06 Jun 2018 5 simple steps to creating your social media marketing strategy
Creating your social media marketing strategy
Social media marketing is a very powerful tool that every company should learn to harness, currently 81% of all small and medium businesses are using some kind of social platform, however many businesses create social media platforms without a devised plan on how they will use it, who they are targeting or how it will work alongside their current marketing strategy.
Here a Purple Sprout we have put together 5 simple steps to creating your social media strategy.
Establish your goals
The first step to creating your social media marketing strategy is making the following decisions: what do you hope to achieve? Do you want to raise brand awareness? Are you looking to increase sales or traffic to your website? or maybe all the above. This doesn’t mean you can’t achieve a few of these goals, but we suggest you choose two primary goals and two secondary goals to focus on. From this you can now create suitable objectives with realistic and achievable targets.
Who are your customers?
You will want to be as specific as possible at this point, you don’t want to run the risk of spending money on social media marketing across the wrong platforms, to the wrong people.
Consider the following:
- Job Title
- Most used social platform
Facebook, Twitter and LinkedIn all offer basic demographic data, however if you have the budget you could also consider, online surveys, focus groups or accumulate your own customer reviews.
The more data you can collect the more accurately you can start to understand your own target audience. Once you have collected your data, look for common trends, for example men who are 50+ living in Derbyshire or women in their 30’s who live in built up areas, even list the specific cities.
Analysing your data can create from two to five personas that can fall into various age ranges. Once you have decided upon your personas, rank them with the most common occurring characteristics being first. Research further to understand the likes and dislikes of your chosen market(s). The better you understand your audience the more likely your social media content will appeal to them. Social media examiner states “If a business is suffering from low engagement on their social profiles, it’s usually because they don’t have an accurate ideal customer profile.”
Look at your competition
Is your competitor already using social media? There’s no need to fret, this just means you can learn from them, and their mistakes. Looking at what they do will not only introduce you to what is expected from the industry, but also offer you the opportunity to spot any gaps in the current market. Comprehensive research will help you to set your own objectives. Social media examiner offers great advice on this “pay attention to the type of content they’re posting and its context (humorous, promotional, etc.) and how they’re responding to their fans.”
Choose your channels
Not all businesses will benefit from having every social media channel, Wordstream advises “More than 56% of online adults using more than one social media platform.” it’s up to you to choose the right ones for the products/services you’re selling. Don’t worry you’re not completely alone, below is what we think of each channel.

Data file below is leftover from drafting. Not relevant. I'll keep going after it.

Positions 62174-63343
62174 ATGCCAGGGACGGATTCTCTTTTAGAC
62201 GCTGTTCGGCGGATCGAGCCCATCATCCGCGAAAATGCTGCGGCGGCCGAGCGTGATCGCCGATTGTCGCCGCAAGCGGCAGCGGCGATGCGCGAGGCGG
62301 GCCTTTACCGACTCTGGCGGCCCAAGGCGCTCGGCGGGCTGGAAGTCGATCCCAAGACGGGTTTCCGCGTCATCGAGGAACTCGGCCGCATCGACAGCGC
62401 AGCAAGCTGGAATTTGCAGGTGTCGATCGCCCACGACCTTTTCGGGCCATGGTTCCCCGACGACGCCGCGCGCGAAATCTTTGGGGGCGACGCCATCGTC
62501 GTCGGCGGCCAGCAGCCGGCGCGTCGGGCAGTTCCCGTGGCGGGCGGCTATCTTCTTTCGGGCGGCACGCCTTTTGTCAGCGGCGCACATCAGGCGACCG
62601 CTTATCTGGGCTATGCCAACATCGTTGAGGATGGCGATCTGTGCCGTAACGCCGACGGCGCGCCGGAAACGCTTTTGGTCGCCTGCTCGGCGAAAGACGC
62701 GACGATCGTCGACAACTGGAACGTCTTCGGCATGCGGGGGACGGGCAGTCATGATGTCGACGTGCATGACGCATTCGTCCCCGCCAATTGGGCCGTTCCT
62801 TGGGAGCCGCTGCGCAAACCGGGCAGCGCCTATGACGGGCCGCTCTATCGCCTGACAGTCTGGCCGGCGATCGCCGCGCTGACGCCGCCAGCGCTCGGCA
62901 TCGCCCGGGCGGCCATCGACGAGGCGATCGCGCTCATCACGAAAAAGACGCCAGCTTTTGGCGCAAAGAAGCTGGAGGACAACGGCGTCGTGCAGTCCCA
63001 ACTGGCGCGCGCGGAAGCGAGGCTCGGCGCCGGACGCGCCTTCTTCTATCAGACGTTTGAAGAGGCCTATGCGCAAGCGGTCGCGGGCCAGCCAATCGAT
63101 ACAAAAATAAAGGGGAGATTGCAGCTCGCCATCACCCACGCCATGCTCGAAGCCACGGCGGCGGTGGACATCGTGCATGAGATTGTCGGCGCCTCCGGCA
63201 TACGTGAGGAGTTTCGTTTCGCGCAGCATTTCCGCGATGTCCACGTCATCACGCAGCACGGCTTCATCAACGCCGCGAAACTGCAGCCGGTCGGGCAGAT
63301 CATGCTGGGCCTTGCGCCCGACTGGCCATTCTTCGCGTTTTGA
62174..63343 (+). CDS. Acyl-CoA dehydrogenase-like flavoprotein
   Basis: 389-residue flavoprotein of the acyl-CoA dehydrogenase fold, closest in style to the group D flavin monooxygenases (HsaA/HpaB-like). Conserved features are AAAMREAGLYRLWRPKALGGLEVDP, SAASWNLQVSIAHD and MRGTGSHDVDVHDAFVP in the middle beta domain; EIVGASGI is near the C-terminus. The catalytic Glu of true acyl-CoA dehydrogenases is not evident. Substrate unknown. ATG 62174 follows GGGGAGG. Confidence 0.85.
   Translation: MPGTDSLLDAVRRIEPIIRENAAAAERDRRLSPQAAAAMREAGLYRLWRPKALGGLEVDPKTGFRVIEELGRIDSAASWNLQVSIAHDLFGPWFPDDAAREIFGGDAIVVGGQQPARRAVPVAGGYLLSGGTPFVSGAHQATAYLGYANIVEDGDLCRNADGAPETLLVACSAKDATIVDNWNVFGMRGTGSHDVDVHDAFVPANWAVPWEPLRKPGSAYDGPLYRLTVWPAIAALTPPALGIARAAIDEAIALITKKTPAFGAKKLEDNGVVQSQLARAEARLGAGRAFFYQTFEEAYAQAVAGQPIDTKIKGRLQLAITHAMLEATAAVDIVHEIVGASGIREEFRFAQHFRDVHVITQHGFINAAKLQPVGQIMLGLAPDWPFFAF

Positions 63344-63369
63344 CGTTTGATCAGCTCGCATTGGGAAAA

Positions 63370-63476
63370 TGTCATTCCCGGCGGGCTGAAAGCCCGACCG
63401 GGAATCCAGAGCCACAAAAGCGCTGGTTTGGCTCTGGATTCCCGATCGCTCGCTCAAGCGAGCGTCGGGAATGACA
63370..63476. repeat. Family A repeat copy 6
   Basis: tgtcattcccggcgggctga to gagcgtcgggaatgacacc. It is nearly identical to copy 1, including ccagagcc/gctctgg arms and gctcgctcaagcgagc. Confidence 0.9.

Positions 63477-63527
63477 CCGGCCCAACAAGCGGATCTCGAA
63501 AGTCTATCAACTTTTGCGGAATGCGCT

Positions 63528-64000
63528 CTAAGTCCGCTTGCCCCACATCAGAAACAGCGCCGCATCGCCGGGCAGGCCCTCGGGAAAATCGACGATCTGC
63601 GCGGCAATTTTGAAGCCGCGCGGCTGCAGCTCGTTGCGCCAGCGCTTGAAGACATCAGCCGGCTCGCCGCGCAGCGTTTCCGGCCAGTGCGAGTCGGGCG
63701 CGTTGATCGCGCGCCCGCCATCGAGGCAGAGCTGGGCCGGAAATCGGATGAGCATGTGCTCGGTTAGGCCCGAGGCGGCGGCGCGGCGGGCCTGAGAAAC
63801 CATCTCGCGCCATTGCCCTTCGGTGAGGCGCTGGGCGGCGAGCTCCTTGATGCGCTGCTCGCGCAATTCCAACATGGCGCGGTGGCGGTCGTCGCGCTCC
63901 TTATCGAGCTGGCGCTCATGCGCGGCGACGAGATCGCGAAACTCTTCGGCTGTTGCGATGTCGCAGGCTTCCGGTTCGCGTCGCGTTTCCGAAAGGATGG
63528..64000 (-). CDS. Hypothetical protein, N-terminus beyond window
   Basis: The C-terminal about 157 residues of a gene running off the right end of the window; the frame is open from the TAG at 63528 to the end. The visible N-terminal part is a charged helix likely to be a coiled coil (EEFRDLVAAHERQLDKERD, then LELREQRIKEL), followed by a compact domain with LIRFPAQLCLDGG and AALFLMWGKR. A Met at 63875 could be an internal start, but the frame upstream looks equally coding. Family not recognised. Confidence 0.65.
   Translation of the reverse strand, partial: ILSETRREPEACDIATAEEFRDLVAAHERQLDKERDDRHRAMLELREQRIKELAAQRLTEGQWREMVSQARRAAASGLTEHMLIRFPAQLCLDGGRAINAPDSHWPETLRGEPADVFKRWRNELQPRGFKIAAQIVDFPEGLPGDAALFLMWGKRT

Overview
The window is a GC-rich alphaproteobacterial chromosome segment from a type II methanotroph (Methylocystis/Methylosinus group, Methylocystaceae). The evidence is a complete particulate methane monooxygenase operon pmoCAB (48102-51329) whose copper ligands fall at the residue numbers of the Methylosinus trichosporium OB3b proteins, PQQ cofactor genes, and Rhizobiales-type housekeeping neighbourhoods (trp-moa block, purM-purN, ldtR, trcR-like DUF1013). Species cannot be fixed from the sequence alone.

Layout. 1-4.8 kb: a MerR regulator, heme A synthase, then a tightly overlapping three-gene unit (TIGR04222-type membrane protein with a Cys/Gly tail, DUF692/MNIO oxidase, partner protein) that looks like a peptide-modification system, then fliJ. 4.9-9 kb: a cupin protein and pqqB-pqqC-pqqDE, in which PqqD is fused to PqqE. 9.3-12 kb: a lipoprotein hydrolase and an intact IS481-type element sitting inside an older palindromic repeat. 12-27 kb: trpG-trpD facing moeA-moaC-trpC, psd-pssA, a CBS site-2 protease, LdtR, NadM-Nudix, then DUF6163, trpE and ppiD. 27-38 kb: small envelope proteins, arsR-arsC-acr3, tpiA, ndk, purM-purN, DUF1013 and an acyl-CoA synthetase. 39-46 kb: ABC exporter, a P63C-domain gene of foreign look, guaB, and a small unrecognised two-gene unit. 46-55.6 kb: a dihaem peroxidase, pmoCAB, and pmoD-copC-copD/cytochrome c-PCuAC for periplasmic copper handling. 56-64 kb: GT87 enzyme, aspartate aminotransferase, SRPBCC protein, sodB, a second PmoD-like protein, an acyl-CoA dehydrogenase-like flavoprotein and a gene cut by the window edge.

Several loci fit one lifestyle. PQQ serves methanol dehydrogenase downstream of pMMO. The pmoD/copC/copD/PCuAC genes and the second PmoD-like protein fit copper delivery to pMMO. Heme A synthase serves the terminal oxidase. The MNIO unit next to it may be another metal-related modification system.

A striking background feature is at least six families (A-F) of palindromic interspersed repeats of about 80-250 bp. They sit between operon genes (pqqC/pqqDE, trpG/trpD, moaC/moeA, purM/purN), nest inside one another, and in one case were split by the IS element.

LinkedIn: A professional platform that is great for B2B – You can use the site’s ‘People you may know tool’ to reach out to professionals with similar backgrounds and connections.
Twitter: Ideal for small – medium sized businesses, Wordstream has suggested “88% of businesses with more than 100 employees use twitter for marketing purposes.” It is an important platform for customer service, and can be utilised to drive traffic to your website or blog posts by simply sharing the links.
Facebook: A platform that offers many benefits provided you set up a business profile, there is options to set up automated responses from messenger, schedule your posts or advertise to specific demographics with paid advertising. Wordstream states “Over 50 million businesses use Facebook Business Pages.”
Instagram: 100% image lead, we would suggest this platform if you have lots of eye-catching imagery or interesting videos you want to share with your customers – and they are consistent.
Always remember, your customer data doesn’t lie, If your target audience tell you they spend 35% of their online time on Facebook and 15% on Twitter, you know which primary and secondary social networks you should focus on.
Build a content plan
The content needs to be consistent and align with your overall messaging as well as being appropriate for the channels you have chosen to use. Think of ways you can deliver content that is of real value to your audience, you don’t need to stick to one type of media, for example: videos on how to use your product or service, answer frequently asked questions, help your customers to solve problems with how to guides, images or any other styles that will engage with your potential customers effectively. Don’t treat content as something you post occasionally, you need to have a constant presence delivering fresh updates and ideas on a regular basis.